Vita Fortunati
Department of Modern Languages
University of Bologna
Two interlocking gazes,
Writing and Painting:
Anna Banti reads
Artemisia Gentileschi
Anna Banti
Banti’s Work on Women’s
Banti was not only an art historian and an
essayist, but also a writer of fiction: a series
of novels, published between 1940 and
1949 narrate the tragedy of denied female
talent and the difference in women’s way of
feeling and living (Il coraggio delle donne
(1940), Vocazioni indistinte (1940),
Artemisia (1947), Le donne muoiono
In her novels historical reality
blends with fiction
• In these novels historical reality blends
with fiction and with features drawn from
her own personal autobiography. From this
point of view, her fascinating novel
Artemisia about the audacious painter
Artemisia Gentileschi is very significant.
Anna Gianini Bellotti “Anna Banti e il femminismo”
in L’opera di Anna Banti, Atti del convegno di Studi,
Firenze, 8-8 maggio, 1992, Firenze , Leo S. Olschki,
“One may assume that the events Banti recounts spring
from an intimate and secret point in her conscience, a
sore, a bleeding spot, stubbornly hidden, perhaps even
denied to her own self, a spot where she had been hit
by men’s arrogance and judgment, perhaps during her
solitary childhood, or in her competition with Longhi,
in which she had to give up art criticism, to allow the
great maestro to shine all the brightest
” ( p.112)
The Relationship between Anna
Banti and Virginia Woolf
• Both of them endowed with a strong temperament
and personality, they dedicated their life to writing
novels, essays, translations and had to learn to be
heard in a world dominated by overpowering male
figures: in Woolf’ case,first her dominating father
Leslie Stephen, the renowned biographer and,
later, the intellectuals of the Bloomsbury group, in
Anna’s case, her husband, the famous art historian
Roberto Longhi.
Anna Banti’s unpublished letter
Banti herself said, about Virginia Woolf, in an
unpublished 1973 letter: “Woolf, whom I admire,
but do not consider congenial, wrote one day that
she worked so that there would finally be a great
woman poet, totally different from the great man
poet. Well, I believe deeply in this hope of hers,
and, in my own small way, I do my best so that,
perhaps, in a few centuries, it may come to be.”
( Giuseppe Lionelli Introductoon to Anna Banti,
Artemisia, Milano, Bompiani,1998,V-VI)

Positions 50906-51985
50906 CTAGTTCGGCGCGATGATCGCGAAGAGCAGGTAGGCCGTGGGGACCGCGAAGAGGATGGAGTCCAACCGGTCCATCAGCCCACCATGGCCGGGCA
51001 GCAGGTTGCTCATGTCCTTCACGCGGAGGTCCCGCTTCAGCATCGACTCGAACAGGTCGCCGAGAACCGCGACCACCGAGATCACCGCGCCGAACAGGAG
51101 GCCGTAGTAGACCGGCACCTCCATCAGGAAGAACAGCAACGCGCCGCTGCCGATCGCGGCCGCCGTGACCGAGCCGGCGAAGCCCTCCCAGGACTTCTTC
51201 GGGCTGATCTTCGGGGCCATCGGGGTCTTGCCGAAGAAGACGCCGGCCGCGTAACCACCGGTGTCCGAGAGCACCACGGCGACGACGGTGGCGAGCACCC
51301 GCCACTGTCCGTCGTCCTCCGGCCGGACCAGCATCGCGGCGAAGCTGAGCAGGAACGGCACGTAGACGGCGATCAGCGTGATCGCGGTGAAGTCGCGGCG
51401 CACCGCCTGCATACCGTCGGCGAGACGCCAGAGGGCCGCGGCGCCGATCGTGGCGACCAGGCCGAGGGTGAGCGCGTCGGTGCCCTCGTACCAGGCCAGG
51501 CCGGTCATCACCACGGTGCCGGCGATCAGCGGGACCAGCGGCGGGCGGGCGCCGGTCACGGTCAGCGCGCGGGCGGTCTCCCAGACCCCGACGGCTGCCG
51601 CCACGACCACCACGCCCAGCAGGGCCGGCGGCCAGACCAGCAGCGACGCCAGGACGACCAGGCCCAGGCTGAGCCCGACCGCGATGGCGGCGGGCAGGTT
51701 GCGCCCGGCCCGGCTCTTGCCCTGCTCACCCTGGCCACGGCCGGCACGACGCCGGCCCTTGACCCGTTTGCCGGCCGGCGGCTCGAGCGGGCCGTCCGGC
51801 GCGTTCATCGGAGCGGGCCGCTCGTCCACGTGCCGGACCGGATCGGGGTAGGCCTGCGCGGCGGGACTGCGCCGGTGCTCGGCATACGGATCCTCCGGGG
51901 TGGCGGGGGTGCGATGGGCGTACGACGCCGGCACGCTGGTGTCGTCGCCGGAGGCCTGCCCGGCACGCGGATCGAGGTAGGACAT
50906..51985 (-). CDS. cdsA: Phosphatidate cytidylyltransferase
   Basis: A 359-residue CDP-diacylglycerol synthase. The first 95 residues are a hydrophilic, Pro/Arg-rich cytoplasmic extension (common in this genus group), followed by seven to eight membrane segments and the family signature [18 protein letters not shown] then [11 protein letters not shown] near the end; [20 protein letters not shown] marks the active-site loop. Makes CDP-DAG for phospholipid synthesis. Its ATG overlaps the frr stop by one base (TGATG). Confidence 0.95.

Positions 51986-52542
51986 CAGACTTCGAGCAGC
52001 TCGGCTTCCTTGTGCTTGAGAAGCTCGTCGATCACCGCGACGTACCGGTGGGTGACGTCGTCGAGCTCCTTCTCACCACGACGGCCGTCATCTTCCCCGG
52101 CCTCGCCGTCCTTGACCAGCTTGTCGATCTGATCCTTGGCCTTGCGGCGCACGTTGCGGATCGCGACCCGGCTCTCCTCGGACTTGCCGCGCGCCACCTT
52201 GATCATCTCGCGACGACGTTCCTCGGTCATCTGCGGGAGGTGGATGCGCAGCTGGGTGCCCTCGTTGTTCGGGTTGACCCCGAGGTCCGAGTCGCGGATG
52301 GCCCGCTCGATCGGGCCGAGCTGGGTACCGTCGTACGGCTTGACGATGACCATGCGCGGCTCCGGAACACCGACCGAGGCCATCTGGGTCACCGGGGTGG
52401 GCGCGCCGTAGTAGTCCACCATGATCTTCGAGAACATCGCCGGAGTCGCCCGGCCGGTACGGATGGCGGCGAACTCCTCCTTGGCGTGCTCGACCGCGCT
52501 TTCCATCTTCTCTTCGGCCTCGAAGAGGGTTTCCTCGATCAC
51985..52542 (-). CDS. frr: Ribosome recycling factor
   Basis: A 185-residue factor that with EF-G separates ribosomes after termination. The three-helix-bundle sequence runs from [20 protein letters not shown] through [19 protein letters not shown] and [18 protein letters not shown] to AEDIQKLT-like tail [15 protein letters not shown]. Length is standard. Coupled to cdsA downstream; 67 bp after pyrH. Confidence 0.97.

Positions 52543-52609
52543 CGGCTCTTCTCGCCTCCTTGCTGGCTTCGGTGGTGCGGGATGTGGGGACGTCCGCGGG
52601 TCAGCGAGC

Analogies and Differences between
Virginia Woolf and Anna Banti
• I would start with the points in common,
with their affinities: their common interest
for female emancipation and the difficult
condition of the woman artist in a social
context that had not accepted equal rights.
Both Woolf and Banti insistently stated the
importance of female education, because
only by means of adequate instruction they
could aspire to economic independence.
Essays written by Anna Banti
on Virginia Woolf
• “Umanità della Woolf”in Anna Banti,
Opinioni,Il Saggiatore Milano,1961.pp 66-74.
• “Il testamento di Virginia Woolf” in
Paragone, anno xiv,1963,pp100-104.
• Banti was attracted by this work because
she found its form extremely innovative:in
her introduction to the second edition she
highlighted the modernist technique of the
multiple point of view:reality is seen
through the shards of a broken mirror.
Anna Banti, Introduzione alla Camera di di
Jacob, Mondadori, Milano , 1980
“From this point onwards there occurs the already
mentioned interpretation of reality which made me
think of an extremely polished mirror, which a
stone, violently cast, shatters to countless
smithereens. In each of these, one image (or
speech, or landscape, or reflection) is mirrored and
isolated, which the reader/accomplice engages in
recognising, reconstructing the whole of the
pages” (p. 8)
• Nicoletta Pireddu ( Modernism
Misunderstood: Anna Banti Translates
Virginia Woolf” Comparative
Literature,vol.56,n.1( Winter 2004)
Different Poetics of Woolf and Banti
• New narratives techiniques in order to
represent the elusive and fragmentary aspect
of reality in Virginia Woolf
• Banti instead revaluated Manzoni’s concept
of the “ verosimilitude”( verosimile)and
thatof the realistic novel
Anna Banti, “Manzoni e noi” in Opinioni,
Milano , il Saggiatore,1961
• “I say novels, and not stories, on the faith of Manzoni’s
beautiful description of “verisimilitude” (a reality seen
forever in the mind, or, to speak more precisely, seen
irrevocably) that seems to entrust the historical novel with
the subtlest essence of history. The eternal bet on what has
left no trace except an unuttered word amongst many
useless ones. That is the “verisimilitude” that Manzoni has
gathered, artistically ordered, and reconstructed, recording
the rising of the Milanese crowd storming the bakeries:
just to give one example “
Banti’s Revaluation of Manzoni
• Banti revaluated Manzoni for his ethical
passion for history. In this perspective the
historical novel in spite of its hybridity in
mixing actual occurences with invented
ones has a true a moral ethical power.
Banti and the Italian ne-realistic
• This Bantian conception of the novel is
linked to her appreciation of the neorelist
cinema and the intellectual atmosphere of
the Italian left wing of 50s and 60s: cinema